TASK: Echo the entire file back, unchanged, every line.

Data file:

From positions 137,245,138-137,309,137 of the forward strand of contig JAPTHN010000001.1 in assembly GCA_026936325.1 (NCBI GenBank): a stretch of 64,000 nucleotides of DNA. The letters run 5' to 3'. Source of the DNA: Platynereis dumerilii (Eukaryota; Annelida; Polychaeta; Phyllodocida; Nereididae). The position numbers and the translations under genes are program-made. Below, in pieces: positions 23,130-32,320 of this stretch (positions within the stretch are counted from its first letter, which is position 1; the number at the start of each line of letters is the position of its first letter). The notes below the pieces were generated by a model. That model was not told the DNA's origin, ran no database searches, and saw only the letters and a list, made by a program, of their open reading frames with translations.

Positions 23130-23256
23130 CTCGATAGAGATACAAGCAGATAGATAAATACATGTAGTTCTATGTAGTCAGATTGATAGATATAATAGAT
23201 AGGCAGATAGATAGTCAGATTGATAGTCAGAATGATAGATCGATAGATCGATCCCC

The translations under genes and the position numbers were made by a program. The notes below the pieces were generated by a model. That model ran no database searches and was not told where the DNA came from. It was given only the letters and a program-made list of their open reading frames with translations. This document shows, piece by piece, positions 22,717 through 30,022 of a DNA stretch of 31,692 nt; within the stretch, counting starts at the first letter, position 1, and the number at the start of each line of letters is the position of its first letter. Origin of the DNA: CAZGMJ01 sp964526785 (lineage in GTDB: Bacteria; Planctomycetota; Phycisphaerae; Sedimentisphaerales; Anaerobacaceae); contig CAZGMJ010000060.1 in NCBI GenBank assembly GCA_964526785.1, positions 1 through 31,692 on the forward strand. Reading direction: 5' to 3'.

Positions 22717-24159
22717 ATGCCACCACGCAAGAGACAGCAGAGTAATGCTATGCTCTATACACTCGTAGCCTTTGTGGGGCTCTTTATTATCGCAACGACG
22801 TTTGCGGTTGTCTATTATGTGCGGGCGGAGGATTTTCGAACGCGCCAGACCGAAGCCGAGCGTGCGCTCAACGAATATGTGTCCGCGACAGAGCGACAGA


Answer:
From positions 137,245,138-137,309,137 of the forward strand of contig JAPTHN010000001.1 in assembly GCA_026936325.1 (NCBI GenBank): a stretch of 64,000 nucleotides of DNA. The letters run 5' to 3'. Source of the DNA: Platynereis dumerilii (Eukaryota; Annelida; Polychaeta; Phyllodocida; Nereididae). The position numbers and the translations under genes are program-made. Below, in pieces: positions 23,130-32,320 of this stretch (positions within the stretch are counted from its first letter, which is position 1; the number at the start of each line of letters is the position of its first letter). The notes below the pieces were generated by a model. That model was not told the DNA's origin, ran no database searches, and saw only the letters and a list, made by a program, of their open reading frames with translations.

Positions 23130-23256
23130 CTCGATAGAGATACAAGCAGATAGATAAATACATGTAGTTCTATGTAGTCAGATTGATAGATATAATAGAT
23201 AGGCAGATAGATAGTCAGATTGATAGTCAGAATGATAGATCGATAGATCGATCCCC

The translations under genes and the position numbers were made by a program. The notes below the pieces were generated by a model. That model ran no database searches and was not told where the DNA came from. It was given only the letters and a program-made list of their open reading frames with translations. This document shows, piece by piece, positions 22,717 through 30,022 of a DNA stretch of 31,692 nt; within the stretch, counting starts at the first letter, position 1, and the number at the start of each line of letters is the position of its first letter. Origin of the DNA: CAZGMJ01 sp964526785 (lineage in GTDB: Bacteria; Planctomycetota; Phycisphaerae; Sedimentisphaerales; Anaerobacaceae); contig CAZGMJ010000060.1 in NCBI GenBank assembly GCA_964526785.1, positions 1 through 31,692 on the forward strand. Reading direction: 5' to 3'.

Positions 22717-24159
22717 ATGCCACCACGCAAGAGACAGCAGAGTAATGCTATGCTCTATACACTCGTAGCCTTTGTGGGGCTCTTTATTATCGCAACGACG
22801 TTTGCGGTTGTCTATTATGTGCGGGCGGAGGATTTTCGAACGCGCCAGACCGAAGCCGAGCGTGCGCTCAACGAATATGTGTCCGCGACAGAGCGACAGA